NY PostState launching task force to stop cigarette smuggling, tax evasion
By Pat Bailey
March 31, 2014 | 3:26am
ALBANY — Gov. Cuomo is out to kick cigarette smugglers in the butt.
In an effort to crack down on the sale of illegal smokes in New York, Cuomo is set to announce Monday a 13-agency task force dedicated to keeping illegal cigarettes out of the state.
“This new law-enforcement strategy will help to crack down on these illegal cigarette sales and capture those smugglers who seek to evade the law and rob the state of the revenue it is rightly owed,” Cuomo said.
A recent study by the Tax Foundation revealed that almost 57 percent of cigarettes smoked in New York were bought into the state illegally, the highest of any state. That was a 20 percent increase from the previous study, conducted in 2006.
New York state has the highest cigarette-tax rate in the country, making trafficking a profitable and attractive enterprise.
New Yorkers burn a hefty $4.35 per pack in taxes — and those who light up in the Big Apple are slapped with an additional $1.50 tax per pack.
In comparison, Missouri, has h the lowest cigarette tax, at only 17 cents per pack, according to the study.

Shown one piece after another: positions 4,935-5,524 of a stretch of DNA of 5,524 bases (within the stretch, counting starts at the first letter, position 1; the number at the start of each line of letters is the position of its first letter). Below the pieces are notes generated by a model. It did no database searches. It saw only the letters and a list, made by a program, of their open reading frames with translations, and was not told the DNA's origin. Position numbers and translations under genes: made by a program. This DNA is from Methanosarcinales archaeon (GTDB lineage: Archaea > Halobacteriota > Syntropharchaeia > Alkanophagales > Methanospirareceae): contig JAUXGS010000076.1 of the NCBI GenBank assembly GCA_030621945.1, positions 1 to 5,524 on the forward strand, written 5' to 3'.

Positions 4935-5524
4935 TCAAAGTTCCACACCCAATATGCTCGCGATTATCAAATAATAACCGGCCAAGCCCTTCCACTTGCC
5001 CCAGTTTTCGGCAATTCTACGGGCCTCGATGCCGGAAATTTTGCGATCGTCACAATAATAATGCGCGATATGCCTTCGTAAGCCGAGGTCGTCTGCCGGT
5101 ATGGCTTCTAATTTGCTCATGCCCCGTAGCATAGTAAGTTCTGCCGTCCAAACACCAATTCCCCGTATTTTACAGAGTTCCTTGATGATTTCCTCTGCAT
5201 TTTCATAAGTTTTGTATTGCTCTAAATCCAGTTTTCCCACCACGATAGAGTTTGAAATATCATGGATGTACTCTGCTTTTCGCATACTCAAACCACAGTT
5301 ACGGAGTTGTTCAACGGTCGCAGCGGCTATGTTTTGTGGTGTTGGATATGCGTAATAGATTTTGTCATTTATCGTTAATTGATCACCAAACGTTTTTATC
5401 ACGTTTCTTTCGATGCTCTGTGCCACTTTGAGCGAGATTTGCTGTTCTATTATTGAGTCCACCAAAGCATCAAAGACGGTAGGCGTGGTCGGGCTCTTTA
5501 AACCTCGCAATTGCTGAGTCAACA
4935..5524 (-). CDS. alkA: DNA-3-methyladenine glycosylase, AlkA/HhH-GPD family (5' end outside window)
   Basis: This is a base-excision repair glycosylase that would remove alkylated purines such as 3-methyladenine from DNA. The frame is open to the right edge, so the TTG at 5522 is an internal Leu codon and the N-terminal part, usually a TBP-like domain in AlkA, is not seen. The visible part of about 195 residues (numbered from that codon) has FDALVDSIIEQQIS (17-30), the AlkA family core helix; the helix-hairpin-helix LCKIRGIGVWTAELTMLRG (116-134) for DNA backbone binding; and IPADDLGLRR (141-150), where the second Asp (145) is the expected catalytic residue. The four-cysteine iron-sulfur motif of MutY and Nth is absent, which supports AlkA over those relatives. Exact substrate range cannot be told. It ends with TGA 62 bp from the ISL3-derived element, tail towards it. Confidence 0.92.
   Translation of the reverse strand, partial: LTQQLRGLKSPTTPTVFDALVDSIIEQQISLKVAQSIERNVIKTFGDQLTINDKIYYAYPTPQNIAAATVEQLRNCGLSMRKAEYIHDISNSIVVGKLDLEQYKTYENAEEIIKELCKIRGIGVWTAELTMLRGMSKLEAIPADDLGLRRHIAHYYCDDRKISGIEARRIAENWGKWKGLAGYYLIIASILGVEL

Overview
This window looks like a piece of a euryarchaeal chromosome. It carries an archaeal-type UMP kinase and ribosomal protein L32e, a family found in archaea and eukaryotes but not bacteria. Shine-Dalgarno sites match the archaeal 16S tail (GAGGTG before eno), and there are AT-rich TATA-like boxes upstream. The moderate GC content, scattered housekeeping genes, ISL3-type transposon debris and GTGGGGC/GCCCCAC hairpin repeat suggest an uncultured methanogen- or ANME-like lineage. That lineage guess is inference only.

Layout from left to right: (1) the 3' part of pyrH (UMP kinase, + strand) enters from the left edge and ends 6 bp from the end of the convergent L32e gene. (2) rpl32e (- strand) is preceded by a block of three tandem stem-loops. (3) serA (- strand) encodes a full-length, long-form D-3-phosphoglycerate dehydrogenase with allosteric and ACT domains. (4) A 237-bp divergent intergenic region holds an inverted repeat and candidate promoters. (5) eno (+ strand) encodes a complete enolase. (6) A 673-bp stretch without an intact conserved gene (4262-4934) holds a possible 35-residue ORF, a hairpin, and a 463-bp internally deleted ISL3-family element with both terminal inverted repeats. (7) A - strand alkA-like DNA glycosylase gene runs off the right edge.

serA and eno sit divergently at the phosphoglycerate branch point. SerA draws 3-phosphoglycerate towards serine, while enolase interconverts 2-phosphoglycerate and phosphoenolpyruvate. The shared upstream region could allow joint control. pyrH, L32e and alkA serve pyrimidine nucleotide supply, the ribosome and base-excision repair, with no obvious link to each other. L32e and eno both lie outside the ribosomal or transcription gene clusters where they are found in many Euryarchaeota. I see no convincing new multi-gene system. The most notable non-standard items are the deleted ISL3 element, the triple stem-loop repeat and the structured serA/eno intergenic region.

“Public policies often have unintended consequences that outweigh their benefits,” Tax Foundation Economist Scott Drenkard said in the report.
A 2012 study by the Virginia State Crime Commission gave an example in which smugglers could profit an estimated $4 million on 800 cases when first buying the cigarettes in a low-tax state like Virginia and then selling them in New York City, according to the Tax Foundation’s study.
Virginia’s cigarette tax is just 30 cents a pack.
In 2013, two men were sent to prison for trying to smuggle more than 1 million unstamped cartons from Virginia into New York City and the Albany region.
The profit margin on smuggled cartons is higher than that on the sale of illegal drugs such as cocaine, heroin and marijuana, the study showed.
There are fines and penalties already in place to try to prevent such actions that end up robbing the state’s coffers of sales tax.
Penalties for selling illegal cigarettes can include a $600-per-carton fine and possible criminal charges. But the enforcement has been lax.
The Tax Foundation’s study suggests some enforcement officials “turn a blind eye” to illegal shipments.
The new task force will include federal, state, and county agencies and will be headed by former NYPD Detective Michael Spinosa.
Spinosa, who is currently with the state Tax Department’s Criminal Investigations Division, has already seized smuggled cigarettes in 18 different cases, Cuomo said.